House Democrats Assess Losses, Speaker Pelosi, Each Other in Post-Election Caucus Call

Democrat's 'big win' expectations come crashing down as House Republicans win back seats

WASHINGTON, D.C. (Texas Insider Report) — The marathon call ran three hours, with some 30 Democrat House members expressing their views – some were even gently critical of Speaker Nancy Pelosi. Several said the “Socialist-Democrat” label in particular cost lawmakers their seats in Florida, Oklahoma, New Mexico and South Carolina, where the party's socialist ideologies were soundly rejected.

Rather than bolstering their majority as planned, Democrats saw numerous House freshman elected during the 2018 mid-terms fall in defeat. They also failed to add to their ranks as sitting Republicans fended off one Democrat challenger after another.
If “we are going to run on 'Medicare for All,' 'Defunding the Police,' and 'Socialized Medicine,' we’re not going to win,” said House Majority Whip Jim Clyburn (D-SC).

Lawmakers unloaded on Pelosi and other House leaders during a Democrat Caucus conference call Thursday – citing the “defund the police” and party support of ideas like "Democrat-Socialism," among others.

Democrats were even criticized for being insufficiently supportive of Israel during this year's campaign, and for backing liberal proposals to help the nation's Palestinian emenies.
“I think that the Democratic party clearly needs to push that we are not supportive of ideas like socialism, defunding the police, or anti-Semitism,” said Rep. Stephanie Murphy (D-FL,) who serves as co-chair of the House’s centrist Blue Dog Coalition.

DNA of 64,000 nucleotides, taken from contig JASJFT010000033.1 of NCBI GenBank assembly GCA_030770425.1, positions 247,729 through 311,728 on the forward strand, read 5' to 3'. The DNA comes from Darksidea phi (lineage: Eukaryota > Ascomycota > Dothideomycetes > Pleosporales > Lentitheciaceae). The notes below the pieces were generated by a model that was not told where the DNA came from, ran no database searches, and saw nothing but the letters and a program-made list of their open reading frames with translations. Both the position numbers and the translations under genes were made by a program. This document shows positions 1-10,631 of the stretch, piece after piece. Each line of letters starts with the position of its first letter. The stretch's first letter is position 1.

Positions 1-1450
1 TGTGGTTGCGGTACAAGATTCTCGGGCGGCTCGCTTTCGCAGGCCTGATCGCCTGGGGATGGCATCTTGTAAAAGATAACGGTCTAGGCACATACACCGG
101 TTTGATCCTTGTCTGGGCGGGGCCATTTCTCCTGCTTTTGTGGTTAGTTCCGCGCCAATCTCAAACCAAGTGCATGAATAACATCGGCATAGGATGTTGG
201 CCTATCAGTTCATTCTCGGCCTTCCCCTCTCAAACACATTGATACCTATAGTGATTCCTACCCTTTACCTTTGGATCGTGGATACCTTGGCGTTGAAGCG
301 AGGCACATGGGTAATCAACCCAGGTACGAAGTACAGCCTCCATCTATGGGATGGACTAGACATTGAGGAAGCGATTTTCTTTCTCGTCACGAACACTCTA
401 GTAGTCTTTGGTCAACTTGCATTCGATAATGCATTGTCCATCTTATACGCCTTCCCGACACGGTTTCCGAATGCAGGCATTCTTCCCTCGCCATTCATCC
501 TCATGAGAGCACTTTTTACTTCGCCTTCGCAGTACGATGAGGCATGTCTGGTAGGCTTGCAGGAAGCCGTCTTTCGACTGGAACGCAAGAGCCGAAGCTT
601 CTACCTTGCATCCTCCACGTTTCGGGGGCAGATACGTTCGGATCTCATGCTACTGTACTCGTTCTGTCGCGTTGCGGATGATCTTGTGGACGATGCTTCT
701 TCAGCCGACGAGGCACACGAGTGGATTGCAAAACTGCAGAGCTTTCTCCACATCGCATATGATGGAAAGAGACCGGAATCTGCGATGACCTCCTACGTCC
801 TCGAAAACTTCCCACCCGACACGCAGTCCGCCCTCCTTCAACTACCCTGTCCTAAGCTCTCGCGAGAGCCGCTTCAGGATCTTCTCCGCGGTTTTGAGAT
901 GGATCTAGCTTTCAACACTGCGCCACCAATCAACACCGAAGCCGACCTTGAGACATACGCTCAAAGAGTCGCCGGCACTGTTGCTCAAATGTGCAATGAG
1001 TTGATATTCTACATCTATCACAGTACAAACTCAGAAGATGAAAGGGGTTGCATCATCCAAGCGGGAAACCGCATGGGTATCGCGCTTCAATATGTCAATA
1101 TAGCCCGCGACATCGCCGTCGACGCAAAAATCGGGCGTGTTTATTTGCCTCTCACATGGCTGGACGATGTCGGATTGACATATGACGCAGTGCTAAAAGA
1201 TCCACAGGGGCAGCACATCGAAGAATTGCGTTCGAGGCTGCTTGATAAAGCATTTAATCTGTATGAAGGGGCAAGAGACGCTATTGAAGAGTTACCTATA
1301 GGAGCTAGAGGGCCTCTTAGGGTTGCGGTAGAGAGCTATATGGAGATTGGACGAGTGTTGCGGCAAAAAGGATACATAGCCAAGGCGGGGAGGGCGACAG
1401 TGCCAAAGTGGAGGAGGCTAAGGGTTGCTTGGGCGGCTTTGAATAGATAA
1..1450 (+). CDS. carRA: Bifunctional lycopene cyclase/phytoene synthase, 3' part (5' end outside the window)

“This playing footsies with socialism is not going to win over most of America," said Murphy, emphasizing that Pelosi's current House leadership team was putting “lipstick on a pig” by claiming success in the election's overall outcome.

"There’s no amount of lipstick that can cover up the fact that these far left ideas are costing us,” she said.

As their majority margin shrunk in the House – defying all predictions for double-digit gains – Democrats also cast blame on their election message, ground game, and leadership under Speaker Nancy Pelosi.
  • They failed to fight back when Republicans labeled them “socialists” aligned with the party’s liberal firebrands.
  • They lost Latino & Black voters all across the nation, as well as white, working class men.
  • They didn’t knock on doors to meet voters, and focused instead on phone calls, digital outreach and TV ad campaigning during the pandemic.
  • They focused too narrowly on health care, when voters were also worried about the economy.
  • They obstructed passage of additional CoronaVirus aid when Americans needed help most.
And perhaps most importantly, Democrats are going to have to come to grips with the fact that they still have a problem understanding – and winning over – the middle-class, hard-working Trump voter.

On top of that, Republicans defeated Democrats by filling many of those seats with more women and minority candidates than ever.

There were plenty of complaints to go around – over faulty polling, Republican attack ads, and the fact that expectations had been raised sky high – making the setbacks all the more disorienting.

Asked what went wrong, one Democrat strategist who was granted anonymity to run through the list of Demmocrat shortcomings said: “All of the above.” With the onslaught of campaign cash flowing to Democrats, money was the one thing they had on their side. But money alone was not enough.

Key Democrats said that the GOP's attacks against them as wild-eyed “socialists” were effective, as were some of the party’s most liberal proposals.

“Is there something that we’re missing about these Trump voters?" asked Rep. Ami Bera (D-CA), a member of the centrist House New Democrat Coalition. “We certainly saw a lot of Trump voters show up,” Bera said.

Pelosi tried to remind participants that their Democrat nominee, Joe Biden, may be on the verge of replacing President Trump in the White House, and that Democrats will keep their House majority.

“We did not win every battle, but we did win the war,” Pelosi said.